The Sindh government has apparently taken back its decision of recognising the two-year degree programme after it had rejected the Higher Education Commission’s(HEC) decision to abolish the degree programme.
The college education department, in a notice issued on April 5, said in case of admissions in illegal and phased-out programmes, the students would be responsible for all risks and costs or any associated loss incurred for the conventional BA, BSc, and BCom programmes after December 31, 2018.
The notice said the rejection of the two-year BA, BSc, and BCom programmes by any institution was not the responsibility of the college education department, which had taken the decision in compliance with the high court’s orders.
The department announced that with effect from March 31, universities had been given a grace period of three months to conclude the final examinations of the BA, BSc, and BCom programmes, clarifying that any exam concluded before March 31 would be considered for the year 2020.
The deadline for admissions to the final cohort of the MA, MSc, and MCom programmes has also been extended to March 31 so the final cohort of the BA, BSc, and BCom students can apply for admissions.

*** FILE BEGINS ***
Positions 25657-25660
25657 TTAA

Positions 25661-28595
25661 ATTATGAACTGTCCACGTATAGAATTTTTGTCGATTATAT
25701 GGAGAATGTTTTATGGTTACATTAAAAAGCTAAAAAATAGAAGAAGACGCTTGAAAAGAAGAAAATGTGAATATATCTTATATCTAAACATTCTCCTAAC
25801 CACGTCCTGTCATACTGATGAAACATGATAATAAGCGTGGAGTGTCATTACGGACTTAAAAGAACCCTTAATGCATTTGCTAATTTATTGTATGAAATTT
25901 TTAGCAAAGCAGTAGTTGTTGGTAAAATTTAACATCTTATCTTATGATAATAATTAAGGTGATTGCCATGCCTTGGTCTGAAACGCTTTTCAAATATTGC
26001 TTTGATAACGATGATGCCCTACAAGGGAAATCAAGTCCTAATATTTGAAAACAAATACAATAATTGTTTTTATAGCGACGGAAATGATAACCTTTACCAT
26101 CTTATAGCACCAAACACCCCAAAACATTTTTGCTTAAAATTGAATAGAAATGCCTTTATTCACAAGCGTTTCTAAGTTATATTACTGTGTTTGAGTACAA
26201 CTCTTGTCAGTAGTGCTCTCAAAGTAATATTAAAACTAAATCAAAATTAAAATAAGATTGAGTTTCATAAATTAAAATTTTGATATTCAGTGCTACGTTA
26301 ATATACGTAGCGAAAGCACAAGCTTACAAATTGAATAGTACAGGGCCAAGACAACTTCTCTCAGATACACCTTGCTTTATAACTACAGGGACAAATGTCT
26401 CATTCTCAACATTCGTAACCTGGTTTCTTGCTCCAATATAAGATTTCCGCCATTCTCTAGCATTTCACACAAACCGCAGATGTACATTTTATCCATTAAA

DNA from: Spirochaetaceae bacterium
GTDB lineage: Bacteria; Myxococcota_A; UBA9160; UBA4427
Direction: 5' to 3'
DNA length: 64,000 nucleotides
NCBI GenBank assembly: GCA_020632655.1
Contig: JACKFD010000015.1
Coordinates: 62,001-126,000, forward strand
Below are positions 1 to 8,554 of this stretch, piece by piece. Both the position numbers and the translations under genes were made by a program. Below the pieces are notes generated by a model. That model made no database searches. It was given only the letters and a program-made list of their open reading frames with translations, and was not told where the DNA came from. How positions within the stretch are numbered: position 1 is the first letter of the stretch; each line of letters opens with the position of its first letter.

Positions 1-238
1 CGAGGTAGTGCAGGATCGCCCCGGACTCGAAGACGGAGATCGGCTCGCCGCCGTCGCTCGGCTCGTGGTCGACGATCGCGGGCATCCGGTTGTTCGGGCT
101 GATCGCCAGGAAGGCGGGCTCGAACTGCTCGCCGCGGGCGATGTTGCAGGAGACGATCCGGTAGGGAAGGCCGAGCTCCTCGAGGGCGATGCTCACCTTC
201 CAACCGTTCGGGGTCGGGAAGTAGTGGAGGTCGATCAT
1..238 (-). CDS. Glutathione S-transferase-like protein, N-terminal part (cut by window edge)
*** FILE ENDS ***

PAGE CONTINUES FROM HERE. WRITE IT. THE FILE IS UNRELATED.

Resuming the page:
BA, BSc, and BCom degree-holders have been allowed to apply for admissions in the third year or fifth semester of the BS programme, subject to the completion of a bridging semester or any additional course requirements that the university may impose.
Any student who misses the deadline to get admission to the MA, MSc, or MCom programme can apply to the third year or fifth semester of the BS programme, which is a far superior option.
Fresh students can be admitted directly in a four-year BS programme offered through recognised campuses and constituent and affiliated colleges in place of the old BA, BSc, and BCom programmes.
Meanwhile, college professors said they did not receive a notification from the education department in this regard.